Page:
Scientists at the University of Saskatchewan (USask) are part of an international team that employed DNA to monitor the genetic evolution and migration of chickpea. The study provides insights that could pave the way for more nutritious and adaptable varieties.
USask researcher Bunyamin Tar’an inspects a chickpea field near Limerick, Saskatchewan in the summer of 2020. He is part of an international team whose research was published in Nature this week. Image Credit: Bunyamin Tar’an.
For a major part of the world, enhancements to this significant crop could help realize “zero hunger” on earth. The results of the study were reported in an article published on November 10th, 2021, in Nature.
Dr. Bunyamin Tar’an (Ph.D.) and Dr. Amit Deokar (Ph.D.) from the USask College of Agriculture and Bioresources contributed to the overall study and sequenced the genetics of 200 Canadian chickpea plants while executing related data analyses.
Chickpeas are one of the main protein sources for hundreds of millions of people— especially in South Asia, Africa and other parts of the world. The research provides an avenue to support global efforts to develop chickpeas with even better nutritional value as well as more climate-resilient varieties.”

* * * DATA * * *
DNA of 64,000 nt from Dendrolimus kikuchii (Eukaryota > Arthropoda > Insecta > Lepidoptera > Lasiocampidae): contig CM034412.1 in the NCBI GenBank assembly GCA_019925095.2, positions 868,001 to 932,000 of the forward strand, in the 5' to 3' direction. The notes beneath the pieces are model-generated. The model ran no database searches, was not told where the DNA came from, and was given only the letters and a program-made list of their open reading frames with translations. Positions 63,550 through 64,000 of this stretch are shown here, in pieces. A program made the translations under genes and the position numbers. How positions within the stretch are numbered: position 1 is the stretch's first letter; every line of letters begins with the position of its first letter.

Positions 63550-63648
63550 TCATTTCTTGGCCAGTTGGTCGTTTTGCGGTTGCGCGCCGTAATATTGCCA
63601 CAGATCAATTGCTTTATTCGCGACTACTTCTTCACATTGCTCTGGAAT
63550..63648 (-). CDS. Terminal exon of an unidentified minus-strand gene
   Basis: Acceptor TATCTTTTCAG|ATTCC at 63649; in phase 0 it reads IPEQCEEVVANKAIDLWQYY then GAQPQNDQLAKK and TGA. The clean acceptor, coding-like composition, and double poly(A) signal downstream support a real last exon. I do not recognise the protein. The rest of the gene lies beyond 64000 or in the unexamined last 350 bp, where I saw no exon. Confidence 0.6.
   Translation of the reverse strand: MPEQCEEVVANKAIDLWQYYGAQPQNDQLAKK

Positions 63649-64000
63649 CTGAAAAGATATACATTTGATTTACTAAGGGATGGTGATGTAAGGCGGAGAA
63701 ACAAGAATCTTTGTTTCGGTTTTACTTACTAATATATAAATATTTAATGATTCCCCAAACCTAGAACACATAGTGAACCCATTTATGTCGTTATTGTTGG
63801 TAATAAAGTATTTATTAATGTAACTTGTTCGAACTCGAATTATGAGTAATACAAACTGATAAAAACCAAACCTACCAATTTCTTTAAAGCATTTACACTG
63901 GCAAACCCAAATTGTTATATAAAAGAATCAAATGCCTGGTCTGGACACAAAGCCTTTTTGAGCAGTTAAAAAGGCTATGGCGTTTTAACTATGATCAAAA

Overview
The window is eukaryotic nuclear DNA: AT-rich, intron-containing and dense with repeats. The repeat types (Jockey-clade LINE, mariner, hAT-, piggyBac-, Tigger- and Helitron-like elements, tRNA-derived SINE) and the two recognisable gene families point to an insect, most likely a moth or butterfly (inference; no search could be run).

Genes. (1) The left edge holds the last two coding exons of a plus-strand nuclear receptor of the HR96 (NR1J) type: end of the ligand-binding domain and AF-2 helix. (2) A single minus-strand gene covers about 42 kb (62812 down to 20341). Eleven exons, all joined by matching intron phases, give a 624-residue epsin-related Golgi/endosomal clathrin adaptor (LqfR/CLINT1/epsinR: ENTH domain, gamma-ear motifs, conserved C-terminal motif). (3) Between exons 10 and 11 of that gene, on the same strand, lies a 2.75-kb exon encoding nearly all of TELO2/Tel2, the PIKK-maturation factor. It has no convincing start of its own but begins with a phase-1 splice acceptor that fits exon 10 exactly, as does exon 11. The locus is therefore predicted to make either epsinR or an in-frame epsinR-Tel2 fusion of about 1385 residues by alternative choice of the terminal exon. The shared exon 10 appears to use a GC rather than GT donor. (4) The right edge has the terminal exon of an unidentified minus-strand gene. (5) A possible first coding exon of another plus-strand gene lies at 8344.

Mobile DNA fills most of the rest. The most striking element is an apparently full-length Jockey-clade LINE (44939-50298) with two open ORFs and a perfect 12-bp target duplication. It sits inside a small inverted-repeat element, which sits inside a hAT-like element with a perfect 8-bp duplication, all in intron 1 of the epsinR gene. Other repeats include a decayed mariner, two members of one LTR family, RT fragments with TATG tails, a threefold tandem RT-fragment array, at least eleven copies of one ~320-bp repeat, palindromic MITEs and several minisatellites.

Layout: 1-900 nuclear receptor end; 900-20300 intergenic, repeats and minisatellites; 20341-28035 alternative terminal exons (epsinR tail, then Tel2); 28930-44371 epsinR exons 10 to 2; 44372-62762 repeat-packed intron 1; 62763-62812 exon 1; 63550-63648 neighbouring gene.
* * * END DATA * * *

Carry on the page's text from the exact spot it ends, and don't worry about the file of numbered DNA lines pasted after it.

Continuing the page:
Dr Bunyamin Tar’an, PhD, College of Agriculture and Bioresources, University of Saskatchewan
The USask research that was part of this study was financially supported by the Saskatchewan Ministry of Agriculture and the Saskatchewan Pulse Growers.
By employing whole genome sequencing, we have been able to affirm the history of chickpea’s origin in the Fertile Crescent (a crescent-shaped region in the Middle East, known to be home to some of the earth’s earliest civilizations) and identify two paths of diffusion or migration of chickpea to the rest of the world.”
Prof. Rajeev Varshney, Study Leader and Research Program Director, International Crops Research Institute for the Semi-Arid Tropics
“One path indicates diffusion to South Asia and East Africa, and the other suggests diffusion to the Mediterranean region (probably through Turkey) as well as to the Black Sea and Central Asia (up to Afghanistan),” added Prof. Varshney.
“More importantly, this research provides a complete picture of genetic variation within chickpea and a validated roadmap for using the knowledge and genomic resources to improve the crop,” Prof. Varshney concluded.
Varshney, R. K., et al. (2021) A chickpea genetic variation map based on the sequencing of 3,366 genomes. Nature. doi.org/10.1038/s41586-021-04066-1.